Rubens – His Legacy – Royal Academy
The idea behind this exhibition is to explore and illustrate the influence of the 17th century Flemish painter, Peter Paul Rubens, on later painters and, on the whole, the Royal Academy has pulled off it off. What it does mean is that they can hold an exhibition where less than a quarter of the exhibits are by the man whose name is on the tin, Clever, eh?
For me the star of the show was Rubens’ blockbuster of a painting, Tiger, Lion and Leopard Hunt, of 1617. This is a riot of colour, movement and supreme draughtsmanship using every inch of the large canvas and plunges the viewer right into the maelstrom of life and death struggles between animal and man. It is stunning today and its effect must have been overwhelming at the time it was produced.
Delacroix’s Lion Hunt stands comparison with Rubens but clearly is derivative and, to my mind, this is the room where the exhibition’s thesis has some validity. Victorian favourite Edward Landseer’s variation on a theme is so lifeless and anodyne by comparison that his status as a second-rate artist of cloying sentimentality is all but confirmed.
The second star is Rubens’ astonishing The Garden of Love (1633), bursting with bawdy vitality and amply proportioned – dare I say Rubenesque – women. The exhibition claims that this one work the genre of sentimental, bucolic idylls known as Fetes Gallantes. Surrounding this masterpiece are works by 18th century painters such as Watteau and Lancret which, to this viewer, are a pale imitation of the prototype.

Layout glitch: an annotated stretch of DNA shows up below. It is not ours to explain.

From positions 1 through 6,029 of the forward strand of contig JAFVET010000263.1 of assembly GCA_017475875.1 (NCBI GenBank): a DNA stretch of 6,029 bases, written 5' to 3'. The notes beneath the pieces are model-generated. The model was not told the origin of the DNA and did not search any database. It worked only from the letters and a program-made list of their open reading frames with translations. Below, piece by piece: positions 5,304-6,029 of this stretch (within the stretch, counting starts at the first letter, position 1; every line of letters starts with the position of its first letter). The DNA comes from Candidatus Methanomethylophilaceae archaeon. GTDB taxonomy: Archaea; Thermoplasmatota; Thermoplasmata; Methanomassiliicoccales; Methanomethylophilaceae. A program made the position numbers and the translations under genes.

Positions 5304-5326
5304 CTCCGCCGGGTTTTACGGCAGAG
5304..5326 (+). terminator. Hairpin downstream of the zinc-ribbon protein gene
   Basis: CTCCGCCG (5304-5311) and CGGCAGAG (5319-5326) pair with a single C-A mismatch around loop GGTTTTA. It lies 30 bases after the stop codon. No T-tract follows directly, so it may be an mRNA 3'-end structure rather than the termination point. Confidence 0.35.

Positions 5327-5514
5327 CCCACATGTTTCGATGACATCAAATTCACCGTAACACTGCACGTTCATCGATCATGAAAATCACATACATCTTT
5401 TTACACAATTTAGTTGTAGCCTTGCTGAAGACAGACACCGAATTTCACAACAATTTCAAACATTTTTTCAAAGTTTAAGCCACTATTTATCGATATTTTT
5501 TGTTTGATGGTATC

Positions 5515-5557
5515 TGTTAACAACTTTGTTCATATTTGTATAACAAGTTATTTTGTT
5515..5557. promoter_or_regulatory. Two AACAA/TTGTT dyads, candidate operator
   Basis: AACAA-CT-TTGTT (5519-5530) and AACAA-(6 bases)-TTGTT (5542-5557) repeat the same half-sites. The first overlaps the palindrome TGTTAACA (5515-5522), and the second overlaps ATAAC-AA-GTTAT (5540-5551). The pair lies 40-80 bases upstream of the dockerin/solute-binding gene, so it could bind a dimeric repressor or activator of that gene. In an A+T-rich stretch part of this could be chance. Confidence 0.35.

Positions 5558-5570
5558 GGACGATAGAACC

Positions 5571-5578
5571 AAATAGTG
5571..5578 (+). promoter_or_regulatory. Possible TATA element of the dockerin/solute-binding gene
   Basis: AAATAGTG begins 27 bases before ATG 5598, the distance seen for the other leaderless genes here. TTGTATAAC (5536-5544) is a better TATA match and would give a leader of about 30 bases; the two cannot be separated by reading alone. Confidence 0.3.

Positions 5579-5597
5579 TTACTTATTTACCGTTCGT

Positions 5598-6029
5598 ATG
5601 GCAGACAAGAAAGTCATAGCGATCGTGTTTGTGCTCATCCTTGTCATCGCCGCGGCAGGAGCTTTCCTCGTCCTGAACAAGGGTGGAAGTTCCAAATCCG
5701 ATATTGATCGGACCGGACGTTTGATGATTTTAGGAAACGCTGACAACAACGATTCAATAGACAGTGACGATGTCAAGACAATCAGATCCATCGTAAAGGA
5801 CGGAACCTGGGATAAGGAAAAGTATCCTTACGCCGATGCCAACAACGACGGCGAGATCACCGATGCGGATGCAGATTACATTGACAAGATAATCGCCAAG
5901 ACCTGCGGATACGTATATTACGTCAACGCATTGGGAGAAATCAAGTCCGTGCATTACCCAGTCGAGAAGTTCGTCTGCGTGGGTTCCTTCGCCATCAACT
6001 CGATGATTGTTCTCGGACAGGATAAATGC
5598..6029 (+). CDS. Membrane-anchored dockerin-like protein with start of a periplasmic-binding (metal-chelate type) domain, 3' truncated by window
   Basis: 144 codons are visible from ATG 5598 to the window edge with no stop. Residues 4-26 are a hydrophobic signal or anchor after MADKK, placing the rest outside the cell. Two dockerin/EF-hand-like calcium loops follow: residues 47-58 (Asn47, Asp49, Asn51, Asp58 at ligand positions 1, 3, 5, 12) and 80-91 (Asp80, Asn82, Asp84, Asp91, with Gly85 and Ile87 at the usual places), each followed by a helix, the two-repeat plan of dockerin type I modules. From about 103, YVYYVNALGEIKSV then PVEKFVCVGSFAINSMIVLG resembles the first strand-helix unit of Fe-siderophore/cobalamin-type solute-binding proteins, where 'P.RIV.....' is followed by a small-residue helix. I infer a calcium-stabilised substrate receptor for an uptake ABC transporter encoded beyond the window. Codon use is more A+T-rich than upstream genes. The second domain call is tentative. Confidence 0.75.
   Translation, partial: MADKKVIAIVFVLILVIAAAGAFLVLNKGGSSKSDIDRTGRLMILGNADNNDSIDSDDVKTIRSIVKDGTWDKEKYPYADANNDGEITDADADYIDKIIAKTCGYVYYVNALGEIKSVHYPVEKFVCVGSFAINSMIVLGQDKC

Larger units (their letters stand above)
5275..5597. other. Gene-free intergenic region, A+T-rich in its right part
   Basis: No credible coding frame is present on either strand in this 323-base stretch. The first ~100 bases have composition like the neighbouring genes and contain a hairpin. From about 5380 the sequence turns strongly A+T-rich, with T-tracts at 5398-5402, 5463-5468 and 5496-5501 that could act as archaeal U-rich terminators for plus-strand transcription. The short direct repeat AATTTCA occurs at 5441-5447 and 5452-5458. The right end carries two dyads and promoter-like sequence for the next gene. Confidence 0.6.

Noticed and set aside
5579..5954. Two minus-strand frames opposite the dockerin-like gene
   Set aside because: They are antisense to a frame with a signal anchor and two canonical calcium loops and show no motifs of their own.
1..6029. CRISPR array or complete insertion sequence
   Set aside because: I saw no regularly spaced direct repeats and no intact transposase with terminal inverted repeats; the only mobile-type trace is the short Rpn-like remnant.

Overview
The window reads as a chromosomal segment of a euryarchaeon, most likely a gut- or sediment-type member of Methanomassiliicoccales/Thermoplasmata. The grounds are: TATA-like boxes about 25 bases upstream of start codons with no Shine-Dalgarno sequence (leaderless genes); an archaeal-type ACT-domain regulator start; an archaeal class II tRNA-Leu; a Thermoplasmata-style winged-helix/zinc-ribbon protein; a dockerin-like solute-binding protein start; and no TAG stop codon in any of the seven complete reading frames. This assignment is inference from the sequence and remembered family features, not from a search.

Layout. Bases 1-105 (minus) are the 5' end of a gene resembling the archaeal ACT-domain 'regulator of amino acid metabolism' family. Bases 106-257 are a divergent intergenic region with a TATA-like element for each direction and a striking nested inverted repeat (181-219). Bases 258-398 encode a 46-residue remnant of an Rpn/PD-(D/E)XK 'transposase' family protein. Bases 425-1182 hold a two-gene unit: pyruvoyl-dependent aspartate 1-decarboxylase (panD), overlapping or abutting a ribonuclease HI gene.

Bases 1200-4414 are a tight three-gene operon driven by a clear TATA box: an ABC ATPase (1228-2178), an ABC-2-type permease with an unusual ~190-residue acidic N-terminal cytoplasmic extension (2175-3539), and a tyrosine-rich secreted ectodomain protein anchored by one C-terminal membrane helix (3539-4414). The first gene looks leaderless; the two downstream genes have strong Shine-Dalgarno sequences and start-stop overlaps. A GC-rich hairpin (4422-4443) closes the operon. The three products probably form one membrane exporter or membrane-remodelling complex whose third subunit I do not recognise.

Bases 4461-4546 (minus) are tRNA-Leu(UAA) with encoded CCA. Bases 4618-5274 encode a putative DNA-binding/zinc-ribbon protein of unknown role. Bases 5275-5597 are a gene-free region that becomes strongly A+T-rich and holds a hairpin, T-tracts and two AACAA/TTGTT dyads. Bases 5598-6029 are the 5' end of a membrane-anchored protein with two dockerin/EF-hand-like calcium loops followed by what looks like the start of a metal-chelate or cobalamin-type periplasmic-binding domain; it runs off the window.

Much of Rubens’ religious painting is part and parcel of the fabric of the churches in Flanders and elsewhere – the same goes for his magnificent ceiling decorations in Whitehall – he was commissioned to decorate. To represent this side of the erstwhile Protestant but fervent proselytiser of the Counter Reformation we have the beautiful triptych of Christ on the Straw. But we are left to judge Rubens’ impact on the devotional work of the likes of Rembrandt and Gainsborough from a number of his sketches and etchings.
The exhibition’s thesis gets off to a rocky start in the first (of eight) rooms – the exhibition is arranged thematically exploring poetry through natural landscapes, The Garden of Love, elegance, power, compassion, violence and lust – which shows Rubens as a landscape painter. We are asked to believe that his composition, his use of light and subject matter was highly influential on later artists such as Turner and Constable, both of whom are represented. There may be some reference to Rubens there but I would have thought that representation of light and composition was part and parcel of producing a top class landscape, not a slavish imitation of the Flemish master.
The eighth room, an attempt to show Rubens’ influence on modern artists from Picasso and beyond is such a non sequitur that it violently and adversely affects one impression of the exhibition as a whole.
What the exhibition cheerfully ignores is that Rubens himself didn’t emerge from splendid isolation. He was heavily influenced by the likes of Titian and Michelangelo with a pinch of the gritty realism from Caravaggio. Of course, Rubens was a great master and highly influential but he was part of the development of Western art not the originator. Despite not being convinced by the overall thesis behind the exhibition there is too much stunning art on display to quibble too much.